For the more than 300 registered hemp growers in Pennsylvania, along with hemp growers in other states, harvest will be here in just a matter of weeks.
At a recent hemp field day at Cedar Meadow Farm in Holtwood, Pa., panels of growers and industry experts talked about their plans for harvest and what growers should prepare for before cutting those plants and selling a crop.
Preparing for harvest
Mictch Shellenberger, co-owner of Shelmar Acres in Mount Joy, Pa., said he’s invested in an 8.5-foot whole plant harvester from Colorado-based Formation Ag. The harvester does 5 to 12 acres an hour and is available in sizes from 8 feet to 24 feet. It attaches to the front of existing 200-hp tractors.
Shellenberger said he likes the machine because it is designed to be gentle on the plant. It cuts the plants and then an adjoining conveyor places them into an adjoining wagon.
Joe Ullman of Cannabis Production Solutions said smaller-scale production is largely done by hand, especially if the plant is geared for high-end markets such as cannabidiol or smokable hemp.
Processors right now are paying up to $700 per pound, he said, so the plants must be in good condition when they’re harvested.
“You want to get it from the field into your drying area as quickly as possible,” he said. “You want to have good heat, airflow and constantly be checking the plant.”
Tobacco shears or even a bladed weed wacker will do the job on a small farm.
A good setup he illustrated involves harvesting 2-foot sections of the plants and hanging them in 16-inch rows in a barn, 24 inches apart for good airflow. The buds can’t fall on the soil because they are sticky and can pick up dirt and debris.
But harvesting like this takes a lot of labor. He said it took 250 manhours to cut, remove and hang a quarter-acre plot he was growing. Bottom-line, make sure a good specialty market is available before doing it by hand.
Drying the crop
Bron Irwin of Keystone Agriscience, a cooperative of about 75 growers in Lancaster County, Pa., and surrounding counties, will be using a commercial dehydrator bought from a company in Eugene, Ore. The cooperative members each contributed to buy the propane dehydrator, which can heat the air to between 105 and 118 degrees F.
Irwin said the goal is to get hemp to around 8% moisture to be considered dry. He plans on separating the flowers from the stalks at harvest and placing them in three-by-three trays. The trays will be placed in the mechanical dryer, which has the capacity to do 1,040 trays at a time.
Irwin said he hopes to do custom drying for other area growers but only after members of the cooperative get their plants dried first.
Andre Fry of Endo Scientific said he’s doing traditional hang drying this season, but he’s also interested in heaters and dehumidifiers.
Plants for high-end markets such as smokable hemp shouldn’t be exposed to lots of heat because they can lose flavoring that make them marketable.
Fry, who is originally from Lancaster County but grew hemp for several years in Colorado, said field drying is possible but only if the weather calls for dry, low-humidity days. Moisture can come out of the ground and get soaked up into the buds.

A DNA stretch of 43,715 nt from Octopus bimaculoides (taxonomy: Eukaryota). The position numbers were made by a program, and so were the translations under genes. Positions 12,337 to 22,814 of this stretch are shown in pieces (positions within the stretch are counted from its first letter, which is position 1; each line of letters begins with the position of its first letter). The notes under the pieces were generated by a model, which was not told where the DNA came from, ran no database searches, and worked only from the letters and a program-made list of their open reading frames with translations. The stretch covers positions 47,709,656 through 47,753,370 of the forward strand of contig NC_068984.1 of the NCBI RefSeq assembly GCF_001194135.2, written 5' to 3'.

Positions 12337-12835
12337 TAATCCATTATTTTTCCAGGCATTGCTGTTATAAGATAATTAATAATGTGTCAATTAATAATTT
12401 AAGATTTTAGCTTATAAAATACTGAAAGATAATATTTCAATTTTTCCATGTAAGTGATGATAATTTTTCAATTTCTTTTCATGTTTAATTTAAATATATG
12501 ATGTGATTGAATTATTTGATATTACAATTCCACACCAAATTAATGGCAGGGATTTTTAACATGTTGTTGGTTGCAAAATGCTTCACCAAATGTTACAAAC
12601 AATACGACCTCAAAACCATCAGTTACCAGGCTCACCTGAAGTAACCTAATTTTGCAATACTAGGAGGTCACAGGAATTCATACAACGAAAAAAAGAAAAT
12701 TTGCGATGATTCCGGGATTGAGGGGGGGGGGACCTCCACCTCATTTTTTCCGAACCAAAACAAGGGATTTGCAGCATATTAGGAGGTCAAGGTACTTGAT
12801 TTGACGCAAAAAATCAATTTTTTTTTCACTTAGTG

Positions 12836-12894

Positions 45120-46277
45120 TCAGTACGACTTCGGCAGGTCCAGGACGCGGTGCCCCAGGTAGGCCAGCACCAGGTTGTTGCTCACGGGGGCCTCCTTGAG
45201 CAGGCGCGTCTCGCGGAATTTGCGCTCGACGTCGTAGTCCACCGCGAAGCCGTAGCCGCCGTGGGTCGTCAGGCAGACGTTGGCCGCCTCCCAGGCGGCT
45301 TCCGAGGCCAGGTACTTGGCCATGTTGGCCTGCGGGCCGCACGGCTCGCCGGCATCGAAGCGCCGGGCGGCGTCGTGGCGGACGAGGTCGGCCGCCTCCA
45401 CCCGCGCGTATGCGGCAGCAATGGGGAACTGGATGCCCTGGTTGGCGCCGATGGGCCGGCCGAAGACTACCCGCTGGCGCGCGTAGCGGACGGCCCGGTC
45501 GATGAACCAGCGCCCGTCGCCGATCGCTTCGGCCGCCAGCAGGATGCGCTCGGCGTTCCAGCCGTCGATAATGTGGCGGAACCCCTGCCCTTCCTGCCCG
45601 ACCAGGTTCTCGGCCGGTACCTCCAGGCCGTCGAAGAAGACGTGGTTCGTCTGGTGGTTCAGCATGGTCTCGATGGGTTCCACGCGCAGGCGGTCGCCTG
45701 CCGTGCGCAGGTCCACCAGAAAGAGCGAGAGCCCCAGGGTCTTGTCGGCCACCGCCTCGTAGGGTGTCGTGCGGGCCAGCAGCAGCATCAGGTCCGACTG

He said that smaller-scale growers can experiment by using a tarp and spreading the flowers out in a single layer to ensure the plants get enough sunlight.
Ullman said that between 85 and 90 degrees is the sweet spot for drying, but this can be a problem for large-scale growers since it takes more time.
He said the first 36 hours are critical to get the plants below 15% humidity. The best solution, he said, is to dry the plants in a dark place with modern temperature and humidity control, and plenty of airflow.
Field drying is another possibility. Fry, who grew hemp in Colorado, said he often field-dried his hemp.
Extracting the oils
Many growers in the area are trying their hand at hemp for CBD oils.
Ric Eshenwald of Hempfield Labs said his Pottstown, Pa.-based company will handle 100 acres this season for extracting oils for the CBD market.
He said his equipment uses ethanol extraction where they pre-process the plant before extracting the oils. One thing he hopes to announce later this year is his company’s technology to get tetrahydrocannabinol, or THC, out of “hot” plants, a big issue for hemp growers since THC, the psychoactive ingredient in marijuana, must be below 0.03% or must be discarded.
He said that the extraction process will convert THC into a different chemical.
Michael Morrow of 2Morrow’s Farm in Indiana talked about the potential of wet extraction as a possible option in future years.
He said the idea involves using a water-based solvent with supersonic pulses to pulverize the plant and then shake the oil into a water solution. The oil then goes into another process where it is turned into a crude-like oil for further processing.
Morrow said this is promising technology considering that hemp must be dried extensively before extracting the oils, but the technology has not yet been perfected.